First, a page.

That leads into the first of this week’s articles I’ve been reading to start my week smarter. Why it’s easier to describe ‘what makes us happy’ than answer the question ‘what is happiness?’. What you really need to know is while we aspire to being happy—whatever this adjective may mean for us—we realize that happiness is something subtle, complex and volatile, and seems totally random.
And so to article two. A guide to meditation. I’ve been following the Headspace appsince the beginning of the year and have been getting better at being present, but boy is it hard. It helps that we have weekly yoga sessions at Triptease, but truly being in the moment, not thinking about the past and not being consumed by the future is much harder than it seems. The most important thing to do is to take the first step and attempt some form of mindfulness (even if you think it’s just hype). So read the handy guide linked in this paragraph.
And finally. Ever had that feeling that you finally got the thing you’ve always wanted and it turns out having it is nothing like wanting it? A thought provoking article on the value of youth and why it may be best spent wasted. Pair that with the most common mistakes young people make to help you realise (if you’re a so-called ‘millennial’ at least) that there are thousands of people who have gone before you, have learnt the lessons you are yet to face, and have gotten to the other side unscathed. Often we forget to step back and realise that.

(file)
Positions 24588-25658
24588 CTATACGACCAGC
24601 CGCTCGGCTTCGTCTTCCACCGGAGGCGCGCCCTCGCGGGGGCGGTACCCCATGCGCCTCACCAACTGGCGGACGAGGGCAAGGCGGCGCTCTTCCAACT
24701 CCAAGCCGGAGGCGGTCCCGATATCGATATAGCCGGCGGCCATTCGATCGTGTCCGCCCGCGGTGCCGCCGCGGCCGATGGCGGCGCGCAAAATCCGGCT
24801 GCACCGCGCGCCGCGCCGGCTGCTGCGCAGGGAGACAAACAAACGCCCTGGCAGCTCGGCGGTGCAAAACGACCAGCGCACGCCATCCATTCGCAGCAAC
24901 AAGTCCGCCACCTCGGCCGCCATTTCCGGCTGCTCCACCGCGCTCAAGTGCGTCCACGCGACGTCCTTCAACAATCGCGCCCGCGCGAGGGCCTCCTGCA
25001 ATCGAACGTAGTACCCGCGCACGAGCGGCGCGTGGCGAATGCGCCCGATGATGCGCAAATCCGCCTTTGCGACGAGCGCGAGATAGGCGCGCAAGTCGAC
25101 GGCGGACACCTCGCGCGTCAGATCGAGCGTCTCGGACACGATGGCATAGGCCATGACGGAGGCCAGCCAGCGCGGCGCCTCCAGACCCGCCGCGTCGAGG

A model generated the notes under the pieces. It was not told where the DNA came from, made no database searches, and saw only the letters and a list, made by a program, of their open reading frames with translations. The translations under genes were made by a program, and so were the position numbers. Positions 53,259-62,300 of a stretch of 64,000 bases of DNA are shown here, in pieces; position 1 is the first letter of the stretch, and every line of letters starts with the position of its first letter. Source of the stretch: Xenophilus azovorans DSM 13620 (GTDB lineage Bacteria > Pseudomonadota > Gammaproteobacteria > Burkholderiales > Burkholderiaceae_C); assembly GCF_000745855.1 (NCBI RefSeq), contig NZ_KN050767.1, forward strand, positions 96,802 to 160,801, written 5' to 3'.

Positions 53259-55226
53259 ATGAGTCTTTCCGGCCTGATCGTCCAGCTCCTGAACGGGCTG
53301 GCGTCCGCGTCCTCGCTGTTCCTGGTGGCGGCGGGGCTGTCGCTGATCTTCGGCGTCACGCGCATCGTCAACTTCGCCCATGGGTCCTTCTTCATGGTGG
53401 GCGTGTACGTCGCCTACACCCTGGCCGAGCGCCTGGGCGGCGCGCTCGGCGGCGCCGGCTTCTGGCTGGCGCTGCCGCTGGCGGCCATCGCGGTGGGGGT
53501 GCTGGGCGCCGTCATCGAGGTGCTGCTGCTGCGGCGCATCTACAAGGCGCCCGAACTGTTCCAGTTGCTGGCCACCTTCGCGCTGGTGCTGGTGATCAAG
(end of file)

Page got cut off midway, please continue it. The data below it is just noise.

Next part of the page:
That’s it for this week. On a side note, it’s been interesting to see more mainstream media coverage of Ramadan this year. Here are a few articles I recommend if you don’t know much about the holy month for Muslims:
How is it mid-June already? The year is passing by with change happening faster than I can remember. Not just in my own world, but in the world around us. Just this weekend I was at a concert (heaven forbid) and I spotted a person in the crowd Facetiming her family so they could join in (see the photo).
As time is passing fast I’ll keep it quick. Here’s a short round-up of three articles that will help you start your week smarter:
We live in digital time. Our rhythms are rushed, rapid fire and relentless, our days carved up into bits and bytes. We celebrate breadth rather than depth, quick reaction more than considered reflection. How can you keep on top of things? By managing energy and not time.
Handling a lot of change right now? Choose the pain of regret over the pain of discipline and nine other top pieces of advice from Jeff Haden worth reading.